"Without knowing exactly what data the Senate contractors are using and how they're interpreting it, we can't know for sure where they came up with 74,000," Jason Berry, a communications manager for Maricopa County, told USA TODAY in an email.

However, Logan – as well as the social media posts parroting his claims – appear to have erroneously conflated mail-in ballots with all early votes, which in Maricopa County include ballots cast by mail and in person. Of course, early votes cast in person wouldn't involve anything being mailed.

In response to Logan's remarks during the briefing, Maricopa County published a Twitter thread addressing his claim about mail-in ballots.

"In Maricopa County, we allow people to vote early in two ways: 1) by mail and 2) in-person at Vote Centers. These are all considered early votes," the county wrote. "The people who vote in-person use ballots provided at a Vote Center. This is not a new practice, so it's not unusual that we would have more early votes than mail-in ballots sent."

Maricopa County also said the types of files Logan cited during the briefing aren't the correct documents for determining how many early ballots were sent and received. In a follow-up tweet, the county wrote that, of 2,364,426 requests for mail-in ballots, 1,918,024 were returned.

In a statement published July 15, the Republican chair of the county's Board of Supervisors also rebuked Logan's claims.

The audit of the Maricopa County ballots from the 2020 general election continues on July 14, 2021, in the Wesley Bolin Building at the Arizona State Fairgrounds in Phoenix.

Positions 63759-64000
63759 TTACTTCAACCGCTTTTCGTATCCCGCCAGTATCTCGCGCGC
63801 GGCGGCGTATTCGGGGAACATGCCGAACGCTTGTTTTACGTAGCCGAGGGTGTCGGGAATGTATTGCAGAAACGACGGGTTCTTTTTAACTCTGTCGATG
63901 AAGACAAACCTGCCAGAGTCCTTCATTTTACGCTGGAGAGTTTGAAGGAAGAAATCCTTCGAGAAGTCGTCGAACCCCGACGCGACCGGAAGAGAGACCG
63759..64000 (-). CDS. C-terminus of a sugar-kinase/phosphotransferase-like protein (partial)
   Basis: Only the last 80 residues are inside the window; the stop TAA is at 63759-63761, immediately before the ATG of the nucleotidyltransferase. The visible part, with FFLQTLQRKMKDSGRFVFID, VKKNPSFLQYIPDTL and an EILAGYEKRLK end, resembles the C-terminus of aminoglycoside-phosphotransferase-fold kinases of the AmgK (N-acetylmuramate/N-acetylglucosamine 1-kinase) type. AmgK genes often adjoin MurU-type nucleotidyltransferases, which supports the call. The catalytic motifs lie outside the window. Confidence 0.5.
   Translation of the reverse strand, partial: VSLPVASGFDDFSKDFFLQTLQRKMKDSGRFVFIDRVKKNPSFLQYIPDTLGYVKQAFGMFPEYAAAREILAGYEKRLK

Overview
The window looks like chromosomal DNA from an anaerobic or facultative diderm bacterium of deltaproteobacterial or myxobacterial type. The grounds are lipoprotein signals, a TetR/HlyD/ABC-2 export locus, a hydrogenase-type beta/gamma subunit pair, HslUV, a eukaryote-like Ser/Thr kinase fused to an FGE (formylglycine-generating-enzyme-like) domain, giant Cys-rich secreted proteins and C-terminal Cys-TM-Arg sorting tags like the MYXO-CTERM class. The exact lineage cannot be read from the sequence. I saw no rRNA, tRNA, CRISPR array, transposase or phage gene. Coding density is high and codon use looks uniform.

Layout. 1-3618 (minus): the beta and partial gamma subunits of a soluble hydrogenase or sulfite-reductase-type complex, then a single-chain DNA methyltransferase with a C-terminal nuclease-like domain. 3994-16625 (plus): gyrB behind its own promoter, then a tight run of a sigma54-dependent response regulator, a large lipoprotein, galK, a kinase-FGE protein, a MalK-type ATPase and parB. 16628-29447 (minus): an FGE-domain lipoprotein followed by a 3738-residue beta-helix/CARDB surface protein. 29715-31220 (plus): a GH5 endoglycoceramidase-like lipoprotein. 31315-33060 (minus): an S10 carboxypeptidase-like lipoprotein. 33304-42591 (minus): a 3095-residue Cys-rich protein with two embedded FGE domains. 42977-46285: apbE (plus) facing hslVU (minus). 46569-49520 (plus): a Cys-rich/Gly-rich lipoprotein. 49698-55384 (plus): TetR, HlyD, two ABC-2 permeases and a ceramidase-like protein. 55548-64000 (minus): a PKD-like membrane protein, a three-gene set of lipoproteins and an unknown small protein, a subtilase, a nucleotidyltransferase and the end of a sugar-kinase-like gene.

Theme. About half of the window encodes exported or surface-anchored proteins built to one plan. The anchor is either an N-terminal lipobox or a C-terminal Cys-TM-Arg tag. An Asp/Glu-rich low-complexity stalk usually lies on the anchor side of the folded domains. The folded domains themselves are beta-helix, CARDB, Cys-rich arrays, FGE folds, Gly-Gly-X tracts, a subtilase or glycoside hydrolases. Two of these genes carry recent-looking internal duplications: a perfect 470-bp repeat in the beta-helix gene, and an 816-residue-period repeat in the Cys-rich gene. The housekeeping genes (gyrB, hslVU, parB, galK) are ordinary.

The audit of the Maricopa County ballots from the 2020 general election continues on July 14, 2021, in the Wesley Bolin Building at the Arizona State Fairgrounds in Phoenix.

"At today’s briefing, the Senate’s uncertified contractors asked a lot of open-ended questions, portraying as suspicious what is actually normal and well known to people who work in elections," Jack Sellers said in the statement. "In some cases, they dropped bombshell numbers that are simply not accurate."

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USA TODAY has previously rated false claims that the Arizona audit has found evidence of widespread voter fraud affecting its election results. Other independent fact-checking organizations have reached similar conclusions.

Several hand counts, as well as a forensic audit of ballot tabulation equipment, have confirmed Maricopa County's election results. The Associated Press reported July 16 that elections officials in Arizona have found fewer than 200 cases of potential voter fraud out of more than 3 million ballots cast in the state.

USA TODAY reached out to Harrington and Logan for comment.

Our rating: False

We rate FALSE the claim that more than 70,000 mail-in ballots counted in Maricopa County were never sent. The claim erroneously conflates all early votes, including in-person votes, with mail-in ballots. Maricopa County officials have said there were fewer mail-in ballots returned than requested. There is no evidence of widespread voter fraud affecting Arizona's 2020 election results.

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This article originally appeared on USA TODAY: Fact check: Arizona early votes don't prove claims of voter fraud